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WSPR unwanted by IARU?

Sep 26th 2017, 09:34


Joined: Dec 12th 2012, 09:32
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There has recently been discussions in our national amateur radio society, NRRL, that even if WSPR as such is not illegal with respect to our national administration's rules and regulations its operation is unwanted by IARU, at least in Region 1. The problem is that beacons are not allowed unless they are authorized by the national society and IARU and as WSPR is an automatic mode it is classified as a beacon. That the beacon is operated while a licensed radio amateur is close by is apparently not a sufficient condition for its authorized use. The reason given is that the regulations say that you always have to listen before transmitting to make sure the frequency is clear. As WSPR is an automatic, time synchronized mode this is clearly very difficult to achieve unless you are sitting at a receiver and controlling the transmission 100% and interrupting transmission as soon as anybody tries to use the frequency. As WSPR is such a narrow band signal and with such a low power, most other users of the band will probably not realize the frequency is in use. The short TX periods also will result in other users regarding the frequency as free.

My question is if this IARU stand with respect to WSPR is a special thing for Region 1 or if it also applies in the other regions. ARRL seems to be rather enthusiastic about various uses of WSPR and recently there have been several articles about WSPR and WSPR equipment in QST. I am therefore confused about what is going on and what the future of WSPR will be. It has been clearly pointed our here in Norway that any WSPR activity on 7 and 10 MHz is unwanted.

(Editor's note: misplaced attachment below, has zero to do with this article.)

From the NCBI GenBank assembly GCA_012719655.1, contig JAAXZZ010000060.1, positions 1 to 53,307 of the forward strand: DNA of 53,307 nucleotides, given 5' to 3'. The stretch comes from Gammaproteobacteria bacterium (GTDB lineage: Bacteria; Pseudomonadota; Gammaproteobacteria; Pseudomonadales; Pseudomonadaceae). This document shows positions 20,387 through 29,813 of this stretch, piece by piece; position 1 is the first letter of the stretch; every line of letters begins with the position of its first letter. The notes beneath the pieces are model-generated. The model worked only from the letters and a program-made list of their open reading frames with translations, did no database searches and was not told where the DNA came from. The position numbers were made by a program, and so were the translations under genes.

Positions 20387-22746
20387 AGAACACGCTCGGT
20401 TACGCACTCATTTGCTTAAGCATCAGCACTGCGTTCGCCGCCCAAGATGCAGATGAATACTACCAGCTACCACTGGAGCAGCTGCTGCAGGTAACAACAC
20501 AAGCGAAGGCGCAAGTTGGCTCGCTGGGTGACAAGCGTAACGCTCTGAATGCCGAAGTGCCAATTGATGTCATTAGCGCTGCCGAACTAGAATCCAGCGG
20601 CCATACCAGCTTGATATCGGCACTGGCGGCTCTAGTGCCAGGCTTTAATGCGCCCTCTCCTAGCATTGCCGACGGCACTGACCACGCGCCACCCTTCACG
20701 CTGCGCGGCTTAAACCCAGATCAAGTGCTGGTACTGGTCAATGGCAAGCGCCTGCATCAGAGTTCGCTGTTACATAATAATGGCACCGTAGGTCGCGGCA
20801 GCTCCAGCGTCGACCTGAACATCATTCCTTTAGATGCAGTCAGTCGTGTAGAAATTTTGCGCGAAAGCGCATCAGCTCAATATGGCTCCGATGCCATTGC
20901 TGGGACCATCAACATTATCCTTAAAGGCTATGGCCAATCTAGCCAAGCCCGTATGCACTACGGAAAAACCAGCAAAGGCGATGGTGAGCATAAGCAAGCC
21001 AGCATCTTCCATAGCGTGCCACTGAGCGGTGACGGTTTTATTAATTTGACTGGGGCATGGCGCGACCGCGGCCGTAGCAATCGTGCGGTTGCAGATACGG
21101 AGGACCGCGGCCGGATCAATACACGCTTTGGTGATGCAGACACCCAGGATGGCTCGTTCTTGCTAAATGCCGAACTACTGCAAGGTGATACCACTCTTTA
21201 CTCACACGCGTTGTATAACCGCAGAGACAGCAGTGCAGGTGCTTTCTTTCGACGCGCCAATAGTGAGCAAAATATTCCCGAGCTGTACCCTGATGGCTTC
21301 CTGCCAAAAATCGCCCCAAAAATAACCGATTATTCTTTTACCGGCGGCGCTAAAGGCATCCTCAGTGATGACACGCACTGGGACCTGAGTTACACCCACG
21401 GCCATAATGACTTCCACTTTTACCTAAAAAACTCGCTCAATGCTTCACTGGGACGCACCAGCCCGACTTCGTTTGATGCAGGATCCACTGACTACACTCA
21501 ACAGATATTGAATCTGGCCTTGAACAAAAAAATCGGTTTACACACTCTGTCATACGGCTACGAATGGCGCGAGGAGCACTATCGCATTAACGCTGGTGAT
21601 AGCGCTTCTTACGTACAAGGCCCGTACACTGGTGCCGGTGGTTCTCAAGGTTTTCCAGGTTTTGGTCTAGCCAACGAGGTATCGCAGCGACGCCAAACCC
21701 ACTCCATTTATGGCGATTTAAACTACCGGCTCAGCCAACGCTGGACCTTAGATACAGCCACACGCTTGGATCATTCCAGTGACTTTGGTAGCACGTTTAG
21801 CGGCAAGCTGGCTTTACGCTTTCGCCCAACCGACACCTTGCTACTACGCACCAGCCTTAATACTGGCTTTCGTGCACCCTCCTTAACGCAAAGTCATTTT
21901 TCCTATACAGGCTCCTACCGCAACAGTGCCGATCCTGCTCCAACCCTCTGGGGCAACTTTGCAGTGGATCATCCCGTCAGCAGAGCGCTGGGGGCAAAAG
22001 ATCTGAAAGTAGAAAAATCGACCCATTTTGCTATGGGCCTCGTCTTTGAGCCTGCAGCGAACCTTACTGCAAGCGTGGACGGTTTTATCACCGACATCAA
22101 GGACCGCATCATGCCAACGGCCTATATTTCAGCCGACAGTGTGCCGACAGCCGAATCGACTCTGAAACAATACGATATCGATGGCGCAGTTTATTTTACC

73 de Frode, LA2RL
Nov 26th 2017, 12:44


Joined: Apr 4th 1998, 00:00
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Total Posts: 0
If you don't want to operate WSPR then don't. Those of us that want to operate WSPR will.
Dec 23rd 2017, 12:48


Joined: Apr 4th 1998, 00:00
Total Topics: 0
Total Posts: 0
I think LA2RL's concern is that WSPR does not inhibit transmitter keyup when a signal is heard on the working frequency. Ignoring for the moment the vagaries of international RF propagation between Norway and the USA, here in the USA the licensed amateur operator of the WSPR station is always supposed to listen first and NOT transmit in a manner that would cause interference to other stations.on the frequency. If the WSPR station can hear the remote station and begins transmitting anyhow, the interference caused to the remote station is considered deliberate and harmful by the FCC.

In the spirit of maintaining harmony among the IARU regions worldwide, I suggest that the authors of WSPR should consider modifying their program code to inhibit the local station from transmitting whenever signals from another NON-WSPR station are detected within a 2 second pre-window. I have not yet played with WSPR myself, so I can only speculate that some capability might already have been implemented in a slightly different fashion within the current WSPR software version.

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